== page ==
14 record(s) selected.

Ok, you probably get the picture. You can further refine and adjust these queries to your needs. Let me know if you have any questions on any of this…

How and why do companies use XML? In which cases do they decide to store, index, and query XML in a databases? What are some of the common patterns for such XML usage?

We will shed some light on these questions in a Webcast on May 18, at 11am US Eastern Time (16:00 in the UK, 17:00 in Germany, 20:30 in India, etc.).

We will describe XML use cases that are applicable to a variety of industries, such as finance, insurance, healthcare, and government, and we’ll discuss the benefits that XML brings to these application scenarios.

The webcast will be of interest to users who are new to managing XML in a database as well as to experienced XML practitioners. It will also benefit IT architects who have an interest in XML strategies. Basic understanding of databases and of XML will be useful for this webcast.

Detail information such as the URL and telephone numbers for this webcast are available on a separate Wiki page.

XML is a very flexible data and document format, and the content of a document may not always be what you expect. As an example, look at the <order_date> elements in the following four documents. You see that

  • in the 1st document the order_date element contains a valid timestamp
  • in the 2nd document the order_date element is empty
  • in the 3rd document the order_date element is missing
  • in the 4th document the order_date element contains an invalid timestamp value
create table mytest(doc XML);

insert into mytest values('
<order id="1">
 <customer>A</customer>
 <order_date>2010-04-21T22:09:03.75</order_date>
</order>');

insert into mytest values('
<order id="2">
 <customer>B</customer>
 <order_date></order_date>
</order>');

insert into mytest values('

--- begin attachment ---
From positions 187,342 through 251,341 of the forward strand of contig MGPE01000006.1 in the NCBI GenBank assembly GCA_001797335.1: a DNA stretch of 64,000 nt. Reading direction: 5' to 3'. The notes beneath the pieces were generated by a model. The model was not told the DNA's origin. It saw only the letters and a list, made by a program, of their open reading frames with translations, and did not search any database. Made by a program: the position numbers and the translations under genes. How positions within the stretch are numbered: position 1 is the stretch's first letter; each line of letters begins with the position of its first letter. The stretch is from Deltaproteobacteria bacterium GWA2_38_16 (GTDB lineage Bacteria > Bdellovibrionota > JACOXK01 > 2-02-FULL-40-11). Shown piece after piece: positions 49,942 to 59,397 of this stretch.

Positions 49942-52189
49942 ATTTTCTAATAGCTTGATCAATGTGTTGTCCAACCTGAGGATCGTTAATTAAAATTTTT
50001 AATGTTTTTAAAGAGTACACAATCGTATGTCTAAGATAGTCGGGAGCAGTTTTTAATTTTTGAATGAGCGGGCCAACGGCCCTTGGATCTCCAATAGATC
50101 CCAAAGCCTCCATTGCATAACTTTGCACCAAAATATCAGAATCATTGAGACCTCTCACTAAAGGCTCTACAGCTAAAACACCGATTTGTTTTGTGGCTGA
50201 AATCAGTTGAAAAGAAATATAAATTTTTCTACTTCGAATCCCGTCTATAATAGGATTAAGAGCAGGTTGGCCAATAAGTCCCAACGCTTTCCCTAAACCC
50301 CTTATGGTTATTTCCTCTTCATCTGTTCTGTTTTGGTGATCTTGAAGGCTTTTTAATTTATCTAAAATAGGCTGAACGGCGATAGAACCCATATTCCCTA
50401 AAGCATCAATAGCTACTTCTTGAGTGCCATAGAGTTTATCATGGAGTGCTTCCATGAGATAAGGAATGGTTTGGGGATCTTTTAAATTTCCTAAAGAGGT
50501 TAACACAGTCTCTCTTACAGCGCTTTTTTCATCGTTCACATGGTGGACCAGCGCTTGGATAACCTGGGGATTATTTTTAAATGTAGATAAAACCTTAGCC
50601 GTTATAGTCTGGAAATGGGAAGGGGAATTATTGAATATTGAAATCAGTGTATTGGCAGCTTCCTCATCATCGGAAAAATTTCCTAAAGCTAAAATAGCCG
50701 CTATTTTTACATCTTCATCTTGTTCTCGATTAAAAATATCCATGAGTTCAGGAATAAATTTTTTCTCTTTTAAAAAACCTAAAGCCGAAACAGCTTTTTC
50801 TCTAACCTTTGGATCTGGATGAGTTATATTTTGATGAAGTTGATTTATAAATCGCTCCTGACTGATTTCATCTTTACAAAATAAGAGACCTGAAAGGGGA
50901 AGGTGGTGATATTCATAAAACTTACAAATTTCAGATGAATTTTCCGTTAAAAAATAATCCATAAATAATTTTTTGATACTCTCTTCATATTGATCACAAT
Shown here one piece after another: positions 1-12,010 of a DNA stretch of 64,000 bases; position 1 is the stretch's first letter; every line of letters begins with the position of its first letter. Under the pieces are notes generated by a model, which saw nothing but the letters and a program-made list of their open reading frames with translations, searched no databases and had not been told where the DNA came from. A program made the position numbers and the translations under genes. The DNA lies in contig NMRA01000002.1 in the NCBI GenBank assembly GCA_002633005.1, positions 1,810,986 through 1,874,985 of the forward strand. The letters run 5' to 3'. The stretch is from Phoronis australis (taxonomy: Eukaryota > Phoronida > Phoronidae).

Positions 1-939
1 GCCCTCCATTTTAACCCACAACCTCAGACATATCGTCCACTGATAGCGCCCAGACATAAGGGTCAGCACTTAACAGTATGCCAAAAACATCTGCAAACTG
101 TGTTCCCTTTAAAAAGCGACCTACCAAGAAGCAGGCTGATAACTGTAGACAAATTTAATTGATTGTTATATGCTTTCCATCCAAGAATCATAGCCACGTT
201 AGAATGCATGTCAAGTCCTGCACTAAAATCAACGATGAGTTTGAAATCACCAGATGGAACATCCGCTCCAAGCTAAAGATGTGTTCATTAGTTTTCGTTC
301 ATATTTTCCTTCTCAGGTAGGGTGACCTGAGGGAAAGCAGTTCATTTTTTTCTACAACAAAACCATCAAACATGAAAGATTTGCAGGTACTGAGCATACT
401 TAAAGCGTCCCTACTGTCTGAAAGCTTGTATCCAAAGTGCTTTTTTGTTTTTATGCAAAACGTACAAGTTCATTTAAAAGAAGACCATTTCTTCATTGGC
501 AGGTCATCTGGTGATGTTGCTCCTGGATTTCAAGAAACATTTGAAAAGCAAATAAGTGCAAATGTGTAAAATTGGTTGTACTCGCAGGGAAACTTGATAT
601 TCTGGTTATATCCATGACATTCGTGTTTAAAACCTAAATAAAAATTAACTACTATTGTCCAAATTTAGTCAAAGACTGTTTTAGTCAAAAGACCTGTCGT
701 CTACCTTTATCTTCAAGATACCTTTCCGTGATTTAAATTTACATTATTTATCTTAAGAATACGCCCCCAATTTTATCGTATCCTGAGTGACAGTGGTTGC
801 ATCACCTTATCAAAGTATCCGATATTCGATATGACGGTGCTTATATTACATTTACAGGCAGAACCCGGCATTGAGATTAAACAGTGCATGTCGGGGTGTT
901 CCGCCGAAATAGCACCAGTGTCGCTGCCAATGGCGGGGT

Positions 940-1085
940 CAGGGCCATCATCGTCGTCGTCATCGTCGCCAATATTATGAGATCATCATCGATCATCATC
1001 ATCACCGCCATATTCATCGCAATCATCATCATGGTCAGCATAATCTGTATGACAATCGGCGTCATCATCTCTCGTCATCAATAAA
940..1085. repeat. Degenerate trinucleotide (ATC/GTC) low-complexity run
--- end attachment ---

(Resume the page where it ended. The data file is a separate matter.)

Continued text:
<order id="3">
 <customer>C</customer>
</order>');

insert into mytest values('
<order id="4">
 <customer>D</customer>
 <order_date>May 15</order_date>
</order>');

If each order must have a valid timestamp in the order_date element then you can validate each document against an XML Schema and reject (or otherwise handle) those documents that do no contain a valid order_date.

However, there can be cases where you might prefer (or have to) to insert all documents without validation against a fixed schema. Then you need to handle the “dirty data” appropriately in your queries to avoid errors.

For example, the following query tries to return the order ID, customer ID, and order data from each document in our sample table. But, the query fails -as expected- when it encounters documents 2 or 4, because neither the empty string nor the string “May 15” is a valid timestamp. Hence, casting the order_date to the SQL type “timestamp” in the XMLTABLE function fails:

select T.*
from mytest, XMLTABLE('$DOC/order'
 COLUMNS
 oid        integer     path '@id',
 cust_id    char(3)     path 'customer',
 order_date timestamp   path 'order_date') as T;

SQL16061N  The value "" cannot be constructed as, or cast (using an
implicit or explicit cast) to the data type "xs:dateTime".
Error QName=err:FORG0001.SQLSTATE=10608

The next query contains a predicate to only read orders 1 and 3. The query succeeds because the missing order_date element in order 3 automatically leads to a NULL:

select T.*
from mytest, XMLTABLE('$DOC/order[@id = (1,3)]'
 COLUMNS
 oid        integer     path '@id',
 cust_id    char(3)     path 'customer',
 order_date timestamp   path 'order_date') as T;

OID         CUST_ID ORDER_DATE
----------- ------- --------------------------
1           A       2010-04-21-22.09.03.750000
3           C       -

 2 record(s) selected.